I'm not an oversized watch guy. I only own one watch that is over 40mm. I'm generally most comfortable in cases that are 36-40mm. However, there is a big segment of the market that for many years pushed for watches that are 42mm or larger. Some reached caricature like proportions that seemed unwearable (at least to my eye). Personally, I found some of the VC Patrimony and Piaget Altiplanos became too large considering how thin they were and they looked like pancakes on a leather straps. It does seem to be changing and we have been seeing a return to normal sized dress watches each year (JLC Tribute Reversos, the Cartier Tank Louis Cartier, and Tank Cintree).
 

Texasmade

Distinguished Member
Joined
Apr 26, 2008
Messages
6,503
Reaction score
2,466
Rolex is pulling AD accounts, and yes it controls the image of the brand. It also eliminates concerns about discounts and it allows the company to retain 100% of the profit rather than sharing some of it with an AD.
Rolex doesn't actually own their boutiques. It's usually another AD that built out a Rolex exclusive store so Rolex doesn't really retain 100% of the profit.
 

Ambulance Chaser

Stylish Dinosaur
Spamminator Moderator
Joined
Mar 7, 2002
Messages
10,491
Reaction score
1,796
Rolex is the Taylor Swift of watches: A corporate juggernaut that is dismissed and hated on for being popular among those with "questionable" taste, but that makes a product that is much better than people (including people in the know) give it credit for. I admire what Rolex does, but I don't think I would add a modern Rolex to my small collection simply because I tend to like things that are more uncommon. That said, if I won the lottery tomorrow, one of the very first things I would buy is the best Explorer II Reference 1655 I could find. It is such a delightfully weird un-Rolex sports Rolex: no maxi lume plots, no Mercedes hand, and a completely useless complication.
 

Dino944

Distinguished Member
Joined
Dec 24, 2011
Messages
5,049
Reaction score
3,640
Rolex doesn't actually own their boutiques. It's usually another AD that built out a Rolex exclusive store so Rolex doesn't really retain 100% of the profit.
Yes, you are correct that they have partnership's with some AD's that built out the boutiques (They are opening one in Boston with Long's Jewelers), but it is my understanding they also do own a few themselves.
 

jischwar

Senior Member
Joined
Mar 12, 2012
Messages
443
Reaction score
376
My uncommon Rolex, bought to commemorate the birth of my first son. I needed a dress watch for my collection and was drawn to the glacier blue dial, heft of platinum and the fact that they only produced these for 6ish years.
20191114_150832.jpg
 

Andy57

Distinguished Member
Joined
Nov 24, 2014
Messages
3,525
Reaction score
8,567
A vast majority of people on this thread, probably not. In the real world, a watch which retails at close to GBP10k but which changes hands for more than twice that and which glitters like a piece of jewellery would be regarded as a piece of bling by the vast majority of people, regardless of its material of construction or its nominal utility. If you don't understand this, then you really do need to get out more.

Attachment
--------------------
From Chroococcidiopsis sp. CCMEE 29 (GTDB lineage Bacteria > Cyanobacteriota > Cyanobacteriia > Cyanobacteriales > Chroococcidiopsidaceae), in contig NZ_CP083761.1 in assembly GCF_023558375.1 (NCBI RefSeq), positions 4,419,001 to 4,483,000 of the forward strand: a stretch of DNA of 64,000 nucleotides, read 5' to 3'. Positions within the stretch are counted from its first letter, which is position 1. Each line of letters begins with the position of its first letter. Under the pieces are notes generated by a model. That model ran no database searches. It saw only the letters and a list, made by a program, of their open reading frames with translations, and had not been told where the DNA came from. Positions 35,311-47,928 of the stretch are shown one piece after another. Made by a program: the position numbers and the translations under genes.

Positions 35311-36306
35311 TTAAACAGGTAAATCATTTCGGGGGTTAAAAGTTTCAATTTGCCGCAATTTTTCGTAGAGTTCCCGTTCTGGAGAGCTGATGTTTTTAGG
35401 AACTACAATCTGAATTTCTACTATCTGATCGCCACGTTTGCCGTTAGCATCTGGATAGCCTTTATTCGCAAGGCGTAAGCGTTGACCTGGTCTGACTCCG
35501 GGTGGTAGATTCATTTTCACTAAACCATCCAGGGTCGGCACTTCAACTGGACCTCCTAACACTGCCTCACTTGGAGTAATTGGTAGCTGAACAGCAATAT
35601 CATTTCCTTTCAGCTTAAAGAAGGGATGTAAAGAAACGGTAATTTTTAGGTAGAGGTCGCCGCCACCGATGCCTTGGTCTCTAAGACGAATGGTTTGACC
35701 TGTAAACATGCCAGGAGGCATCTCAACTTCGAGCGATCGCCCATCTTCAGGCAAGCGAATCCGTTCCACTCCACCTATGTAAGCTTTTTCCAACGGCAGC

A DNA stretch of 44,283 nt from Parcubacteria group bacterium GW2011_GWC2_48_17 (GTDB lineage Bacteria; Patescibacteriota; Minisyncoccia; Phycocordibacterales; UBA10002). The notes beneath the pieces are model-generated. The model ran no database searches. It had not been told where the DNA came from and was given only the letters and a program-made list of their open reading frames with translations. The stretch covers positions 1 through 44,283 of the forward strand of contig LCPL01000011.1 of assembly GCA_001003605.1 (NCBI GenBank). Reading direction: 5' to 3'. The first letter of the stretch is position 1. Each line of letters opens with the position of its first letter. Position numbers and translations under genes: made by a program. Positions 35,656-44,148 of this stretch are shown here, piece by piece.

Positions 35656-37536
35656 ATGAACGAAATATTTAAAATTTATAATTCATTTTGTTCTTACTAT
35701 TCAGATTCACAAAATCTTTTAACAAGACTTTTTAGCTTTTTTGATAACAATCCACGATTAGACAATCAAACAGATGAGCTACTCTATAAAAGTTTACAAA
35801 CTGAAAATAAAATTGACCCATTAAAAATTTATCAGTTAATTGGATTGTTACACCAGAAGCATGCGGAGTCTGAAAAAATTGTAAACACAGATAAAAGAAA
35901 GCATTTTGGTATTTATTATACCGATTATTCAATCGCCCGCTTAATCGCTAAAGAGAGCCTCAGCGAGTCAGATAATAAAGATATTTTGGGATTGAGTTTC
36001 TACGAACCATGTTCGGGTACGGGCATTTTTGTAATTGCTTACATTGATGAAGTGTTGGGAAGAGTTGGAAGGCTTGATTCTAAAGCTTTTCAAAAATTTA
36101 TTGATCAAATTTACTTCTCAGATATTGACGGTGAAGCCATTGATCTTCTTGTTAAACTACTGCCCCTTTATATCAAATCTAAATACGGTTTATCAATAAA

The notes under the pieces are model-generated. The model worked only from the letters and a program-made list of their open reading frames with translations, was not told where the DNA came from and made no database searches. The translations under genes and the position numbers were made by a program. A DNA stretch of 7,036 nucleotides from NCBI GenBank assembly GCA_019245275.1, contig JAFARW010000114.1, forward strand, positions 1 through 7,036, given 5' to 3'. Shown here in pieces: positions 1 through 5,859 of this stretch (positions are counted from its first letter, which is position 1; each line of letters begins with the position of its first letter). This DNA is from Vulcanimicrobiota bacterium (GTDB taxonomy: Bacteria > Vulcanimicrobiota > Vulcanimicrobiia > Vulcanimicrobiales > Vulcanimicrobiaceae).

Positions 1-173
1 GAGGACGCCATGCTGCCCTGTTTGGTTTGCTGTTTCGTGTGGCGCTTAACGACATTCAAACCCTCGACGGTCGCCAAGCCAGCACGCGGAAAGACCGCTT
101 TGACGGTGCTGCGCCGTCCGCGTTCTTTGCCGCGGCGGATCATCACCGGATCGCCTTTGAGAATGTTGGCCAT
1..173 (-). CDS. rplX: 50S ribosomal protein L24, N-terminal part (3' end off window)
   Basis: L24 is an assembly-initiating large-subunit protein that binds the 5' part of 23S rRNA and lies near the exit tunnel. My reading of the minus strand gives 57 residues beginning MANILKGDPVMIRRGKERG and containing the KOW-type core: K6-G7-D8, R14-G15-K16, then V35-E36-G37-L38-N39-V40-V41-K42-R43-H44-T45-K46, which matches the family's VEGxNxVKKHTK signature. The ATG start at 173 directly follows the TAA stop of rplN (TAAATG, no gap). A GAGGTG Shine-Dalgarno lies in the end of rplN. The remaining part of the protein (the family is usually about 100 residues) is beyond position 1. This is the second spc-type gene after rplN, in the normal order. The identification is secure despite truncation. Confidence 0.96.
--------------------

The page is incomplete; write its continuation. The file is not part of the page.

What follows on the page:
You don't make your highly speculative point any more valid by insulting me.
 

d4nimal

Senior Member
Joined
Nov 28, 2013
Messages
336
Reaction score
480
Thought it might be a good time to take a pause from the Rolex fever dream fantasy scenarios to share my new watch.

I posted a while back asking for advice, so thank you all for your thoughts. In the end, I just fell in love with the 60th Anniversary Speedy for various reasons. Now that I've had it on my wrist for about a month, I can say a few things: 1) the straight lugs and no crown guards definitely makes a difference on my baby wrists (6.25"), even though the lug length is about the same as the vanilla speedies 2) the grey dial appears from almost black to charcoal, depending on light. It could have been a touch darker, honestly, but it reads similar to older speedies I've looked at 3) the "faded" lume looks good to me in this setting. I think it would have looked weird, actually, if it was stark white, though as a consequence of the color treatment, the actual luminosity of it is poor. I don't really care about that, personally. 4) I still love this watch as much as the day I got it. It's incredible, and I think fits my daily wardrobe really well.

I've since put it on a brown strap, but I was surprised to like the bracelet as much as I did.

I meant to save up and buy the watch next year when my first kid is expected to arrive, but I randomly saw one for sale from a reputable dealer (DavidSW) and he cut me discount that made the price less than private sellers were asking, so I jumped on it. As luck would have it, it actually ended up arriving the day the wife and I went to the first doctor's appointment and heard our first heartbeat, so it was still a pretty amazing moment having the two in tandem.

Here are a couple shots on the wrist.

1279515


1279516


1279517
 

bdavro23

Distinguished Member
Joined
Mar 11, 2014
Messages
1,877
Reaction score
1,557
You don't make your highly speculative point any more valid by insulting me.